Do I Need Treated Timber For a Flat Roof?
When building a flat roof, selecting the proper timber products is of vital importance. Depending on the construction method chosen, certain timbers may need to be treated in order to comply with local building codes and stay durable over time.
When purchasing treated timber, always verify it meets AWPA U1-compliant and pressure-treated with preservatives before buying.
This can be determined by reading the quality stamp or end tag. Wood that has been treated with oil-based preservatives, such as copper naphthenate, coal-tar creosote and pentachlorophenol, is typically used for industrial, marine, agricultural and recreational applications.
These types of products are odourless, paintable and provide protection against fungal attack. Some roof membrane systems are incompatible with oil-borne treatments, so consult a roof membrane manufacturer about the best options for your project.
There are several methods to build a flat roof. One way is to lay joists at a slope using supporting tapered beams, which will create a fall externally and internally. Another option is to place strips of firrings on top of the joist run, which can also create a fall.
The joists should be fixed to a wall plate which is bedded in mortar on top of the inner skin and strapped down with galvanised mild steel holding down straps.
These should be spaced on edge at 400-600mm centres, supported by internal and external load bearing walls. The joists should be preservative-treated, and must be able to withstand the weight of the covering.
Depending on the waterproofing finish chosen, there are different flat roof falls that can be designed into the system. Building regulations suggest a fall of between 1:40 and 1:60 for a domestic flat roof, and this should be adjusted to suit the waterproofing solution chosen.
Wood that is exposed to the outside usually receives a protective coating of preservatives that are intended to guard it against rot and insects as well as extend its lifespan.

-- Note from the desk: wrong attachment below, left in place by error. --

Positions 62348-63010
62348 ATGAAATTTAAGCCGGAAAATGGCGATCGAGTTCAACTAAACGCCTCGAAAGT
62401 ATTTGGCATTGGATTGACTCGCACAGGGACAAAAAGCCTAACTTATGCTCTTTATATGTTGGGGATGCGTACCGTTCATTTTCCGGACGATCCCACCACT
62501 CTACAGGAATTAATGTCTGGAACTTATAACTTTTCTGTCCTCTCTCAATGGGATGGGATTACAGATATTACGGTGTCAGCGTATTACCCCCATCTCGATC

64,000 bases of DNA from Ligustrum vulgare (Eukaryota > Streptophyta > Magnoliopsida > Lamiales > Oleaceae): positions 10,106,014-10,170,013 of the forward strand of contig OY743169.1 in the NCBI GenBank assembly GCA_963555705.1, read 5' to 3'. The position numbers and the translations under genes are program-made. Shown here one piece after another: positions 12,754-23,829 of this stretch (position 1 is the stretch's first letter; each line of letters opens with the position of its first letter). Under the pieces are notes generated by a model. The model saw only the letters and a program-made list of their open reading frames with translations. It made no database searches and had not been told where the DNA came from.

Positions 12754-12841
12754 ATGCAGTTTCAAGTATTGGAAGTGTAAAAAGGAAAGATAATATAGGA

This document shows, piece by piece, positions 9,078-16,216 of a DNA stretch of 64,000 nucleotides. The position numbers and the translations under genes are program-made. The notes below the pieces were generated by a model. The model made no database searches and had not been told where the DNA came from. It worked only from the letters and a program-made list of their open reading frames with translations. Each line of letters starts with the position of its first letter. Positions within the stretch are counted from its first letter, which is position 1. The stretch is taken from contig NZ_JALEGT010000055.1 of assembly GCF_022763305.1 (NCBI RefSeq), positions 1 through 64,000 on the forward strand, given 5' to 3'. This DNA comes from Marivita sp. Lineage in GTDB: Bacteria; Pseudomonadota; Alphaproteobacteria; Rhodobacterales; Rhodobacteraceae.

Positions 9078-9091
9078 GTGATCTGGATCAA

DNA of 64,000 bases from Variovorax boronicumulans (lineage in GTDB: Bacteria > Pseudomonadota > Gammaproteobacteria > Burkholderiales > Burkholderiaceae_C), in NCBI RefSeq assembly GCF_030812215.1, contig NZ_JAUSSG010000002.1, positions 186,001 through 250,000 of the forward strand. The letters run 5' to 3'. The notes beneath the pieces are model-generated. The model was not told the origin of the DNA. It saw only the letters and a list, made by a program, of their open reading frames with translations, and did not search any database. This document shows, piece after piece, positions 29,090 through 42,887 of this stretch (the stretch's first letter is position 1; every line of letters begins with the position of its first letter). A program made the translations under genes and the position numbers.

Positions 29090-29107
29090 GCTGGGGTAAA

Pressure treatment is typically the preferred method, but in certain situations dry-treated timber can also be utilised – saving money while providing sufficient protection from weather elements. In such instances, by purchasing less of this product you may still benefit from its properties.
C16 graded timber that has been kiln dried is perfect for flooring, roof joists and garden buildings like sheds and greenhouses. While this grade may be lower than standard sawn timber, its superior properties make it stronger.
Questioning whether treated timber is necessary for a flat roof is often raised, and the answer to that is no – this requirement doesn’t need to be fulfilled.
Wall plate placement will depend on your wall construction and which member it connects to; for instance, in a trussed roof wall it may connect directly with an end joist for example.
Masonry walls benefit from wall plates to safeguard perpendicular joints (perps), which may otherwise be susceptible to load-bearing pressure from above and distribute this burden across the wall plate and into its base plate.
A wall plate helps evenly disperse this weight across its entirety – from roof rafters through wall plate.
Consideration should also be given to the size and thickness of a wall plate. Many guidance documents advise using wall plates 38mm thick or thicker as recommended by standards bodies.
If you’re thinking about installing a flat roof for your home, it is essential that you carefully consider its advantages and disadvantages.
While they absorb heat more effectively than pitched roofs, flat roofs may leak more frequently resulting in costly repairs later.
Flat roofs may be constructed of timber, steel or concrete. A waterproof membrane such as EPDM or modified bitumen may be applied as the finishing touch to complete this look.
Building a flat roof requires meticulous consideration to ensure all loads, such as dead loads and wind loads, are safely transmitted to the ground. To do this properly requires compliant structural design with Building Regulations. You may need to search for flat roofers in your local area to help
A flat roof can be given the illusion of falling in one of two ways; either with joists laid to falls, or by using firings (tapered strips mounted above joists).
Firrings are the more commonly used approach and create a slight slope both internally and externally.
Flat roofs are common features in commercial buildings, often serving as relaxation spaces for employees or providing an installation platform for solar panels. Furthermore, they’re easy to repair and require less materials than pitched roofs.
Battens are an integral component of any flat roof, so it is vital they are installed correctly. Any timber used should be treated with preservative to protect it against weather damage.
Hardwood timbers make the best batten material. Hardwoods can withstand higher wind loads than softwoods and endure greater stresses than them.
Roof battens are a crucial element of any roof system and should only be installed by experienced professionals. Search for companies accredited with organisations like Confederation of Roofing Contractors, Federation of Master Builders or TrustMark.
Read our other article: Do You Need Scaffolding For a Flat Roof?